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5. As the four angels are loosed for the special purpose of destroying the Constantinopolitan Monarchy; so the duration of their freedom for such purposes. of extensive mischief, as might well constitute a preëminent woe, is accurately limited to a certain definite prophetic period.
And the four angels, who had been prepared unto the appointed season, were loosed during both a day and a month and a year, in order that they might slay the third part of men!
The second woe is evidently produced by the victorious and overbearing liberty of the four angels to do mischief to their Christian neighbours. Consequently, when this liberty is brought to an end, the second woe is also brought to an end. Hence it will follow, that the period of a prophetic day and month and year, which is marked out as the duration of the
anti-christian Beast or Empire, on which the trumpets have already been inflicted, and on which probably the vials are yet to be poured; namely, the Roman-Catholic countries : and they are here, according to our interpretation, directly and formally charged with idolatry by the Holy Ghost. Whiston's Essay on the Rev. par. ii. p. 219.
" Rev. ix. 15. The many erroneous versions of this passage have entirely arisen from improper punctuation. I read the original Greek, pointed as follows.
Και ελύθησαν οι τέσσαρες άγγελοι, οι ήτοιμασμένοι εις την ώραν, και ήμέραν και μήνα και ενιαυτόν, ίνα αποκτείνωσι το τρίτον των ανθρώπων. .
The accusatives, ημέραν and μήνα and ενιαυτόν, I consider, as denoting continuance of time, and as depending not upon the preposition εις but upon the verb έλύθησαν. .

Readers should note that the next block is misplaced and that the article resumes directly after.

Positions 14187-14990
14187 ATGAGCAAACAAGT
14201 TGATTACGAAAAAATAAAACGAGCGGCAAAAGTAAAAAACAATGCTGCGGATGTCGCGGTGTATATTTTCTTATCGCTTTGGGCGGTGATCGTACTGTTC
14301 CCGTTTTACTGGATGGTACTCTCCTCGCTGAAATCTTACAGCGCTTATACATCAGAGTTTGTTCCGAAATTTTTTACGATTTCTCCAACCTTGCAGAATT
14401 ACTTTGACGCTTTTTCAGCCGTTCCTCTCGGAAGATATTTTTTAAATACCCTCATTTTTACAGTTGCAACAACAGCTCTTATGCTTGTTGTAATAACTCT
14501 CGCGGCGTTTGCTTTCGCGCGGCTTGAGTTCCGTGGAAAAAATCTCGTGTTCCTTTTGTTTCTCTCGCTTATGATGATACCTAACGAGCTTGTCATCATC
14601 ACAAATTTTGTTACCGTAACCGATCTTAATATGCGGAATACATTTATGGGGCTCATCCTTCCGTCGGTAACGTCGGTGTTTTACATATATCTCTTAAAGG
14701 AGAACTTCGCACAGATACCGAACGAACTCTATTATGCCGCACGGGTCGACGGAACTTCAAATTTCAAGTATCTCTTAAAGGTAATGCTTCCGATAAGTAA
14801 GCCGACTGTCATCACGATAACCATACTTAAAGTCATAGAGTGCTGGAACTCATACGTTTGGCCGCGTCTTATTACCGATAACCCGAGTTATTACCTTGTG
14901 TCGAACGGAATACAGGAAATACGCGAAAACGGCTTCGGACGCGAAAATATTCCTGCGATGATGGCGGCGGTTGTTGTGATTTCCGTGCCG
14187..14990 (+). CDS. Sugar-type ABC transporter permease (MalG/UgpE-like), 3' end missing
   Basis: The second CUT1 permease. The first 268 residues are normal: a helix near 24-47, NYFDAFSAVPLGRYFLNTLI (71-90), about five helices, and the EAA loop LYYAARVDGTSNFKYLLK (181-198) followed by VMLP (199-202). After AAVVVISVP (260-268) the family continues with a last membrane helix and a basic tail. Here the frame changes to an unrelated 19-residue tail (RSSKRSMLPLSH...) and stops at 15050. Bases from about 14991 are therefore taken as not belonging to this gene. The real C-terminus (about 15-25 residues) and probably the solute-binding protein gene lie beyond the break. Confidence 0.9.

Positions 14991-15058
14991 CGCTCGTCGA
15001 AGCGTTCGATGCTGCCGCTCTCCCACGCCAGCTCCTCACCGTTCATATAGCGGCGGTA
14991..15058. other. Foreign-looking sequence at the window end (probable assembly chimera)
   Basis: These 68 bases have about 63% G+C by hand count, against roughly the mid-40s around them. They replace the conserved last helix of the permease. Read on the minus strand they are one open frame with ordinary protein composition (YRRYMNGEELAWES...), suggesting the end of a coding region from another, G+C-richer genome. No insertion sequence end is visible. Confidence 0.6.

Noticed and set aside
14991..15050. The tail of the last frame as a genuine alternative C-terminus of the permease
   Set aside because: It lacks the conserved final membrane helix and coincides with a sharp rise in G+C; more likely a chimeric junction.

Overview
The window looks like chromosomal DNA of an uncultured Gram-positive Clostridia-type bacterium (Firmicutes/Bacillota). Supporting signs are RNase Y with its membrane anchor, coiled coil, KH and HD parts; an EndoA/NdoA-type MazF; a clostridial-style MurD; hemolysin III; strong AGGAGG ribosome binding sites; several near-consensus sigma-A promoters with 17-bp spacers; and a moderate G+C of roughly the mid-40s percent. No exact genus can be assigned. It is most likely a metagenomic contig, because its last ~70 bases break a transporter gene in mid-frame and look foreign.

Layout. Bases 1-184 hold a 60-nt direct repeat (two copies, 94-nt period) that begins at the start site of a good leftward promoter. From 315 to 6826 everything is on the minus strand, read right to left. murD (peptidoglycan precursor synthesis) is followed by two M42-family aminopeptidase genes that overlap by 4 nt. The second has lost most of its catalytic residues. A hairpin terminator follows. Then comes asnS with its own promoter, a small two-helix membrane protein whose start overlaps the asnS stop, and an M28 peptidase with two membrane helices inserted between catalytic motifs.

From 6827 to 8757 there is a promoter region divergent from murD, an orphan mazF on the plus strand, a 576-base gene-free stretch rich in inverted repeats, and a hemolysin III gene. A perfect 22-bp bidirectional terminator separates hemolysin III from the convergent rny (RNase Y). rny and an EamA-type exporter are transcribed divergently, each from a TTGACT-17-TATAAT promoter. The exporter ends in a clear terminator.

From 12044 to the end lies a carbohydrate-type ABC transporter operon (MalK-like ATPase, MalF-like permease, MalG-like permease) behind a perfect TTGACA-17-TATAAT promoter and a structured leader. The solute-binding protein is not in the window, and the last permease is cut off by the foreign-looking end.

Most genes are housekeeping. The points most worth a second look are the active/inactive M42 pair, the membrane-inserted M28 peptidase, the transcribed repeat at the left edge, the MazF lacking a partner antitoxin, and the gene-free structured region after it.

liberty to do mischief, must also be the specific duration of the second woe: just as the period of five prophetic months was the specific duration of the first woe.
(1.) In computing the term now before us, there is, antecedently, some degree of uncertainty as to the proper mode of reckoning.
If the prophetic year, in the present passage, be viewed as comprehending 360 prophetic days: then a day and a month and a year will be equal to 391 prophetic days or 391 natural years. But, if, agreeably to the true length of the solar year, it be viewed as comprehending 3654 prophetic days: then a day and a month and a year will be equal to 3961 prophetic days or 396 natural years and 3 months.
The former mode of reckoning is followed by Sir Isaac Newton and Bishop Newton: the latter mode is preferred by Mr. Mede and Mr. Whiston.
In favour of the former mode, it may certainly be urged, that the prophetic time or year, in the case of the three times and a half, contains no more than 360 days whence we are apparently bound to conclude, that the year, in the present passage, ought to be similarly computed. Yet the peculiar phraseology of St. John, which, in this single passage, varies from the ordinary phraseology elsewhere employed both by himself and by Daniel, may well incline us, even antecedently and abstractedly, to adopt the latter mode.
Had the Apostle written a day and a month and a TIME; analogy would have required us to follow
that short mode of computation, which has been preferred by Sir Isaac Newton and Bishop Newton: for no instance occurs, in which the prophetic time is ever employed to designate a term of more than 360 prophetic days. But he writes a day and a month and a YEAR; employing a word, entirely different from that which he uses when he speaks of the time and times and half time': and, for this remarkable and insulated variation from the ordinary language both of himself and of Daniel, I see not what satisfactory reason can be given, save that it was adopted for the purpose of artfully intimating the use of a different mode of computation. If the Apostle had wished to express the sum of 391 calendar years, he would, I think, agreeably to the analogy both of his own predictions and of the kindred predictions of Daniel, have written, not a day and a month and a YEAR, but a day and a month and a TIME. On the other hand, wishing, as we may reasonably conclude from the fact of his verbal singularity, to express the sum of 396 calendar years and 3 months, he would not write a day and a month and a TIME; because such phraseology, from the manner in which it is constantly employed, would necessarily have expressed the sum of 391 calendar years only: but, with a marked and apparently studied variation, he wrote a day and a month and a YEAR; because this peculiar
'In Rev. ix. 15, he uses the word iviavrós: but, in Rev. xii. 14, he employs the word kapóc.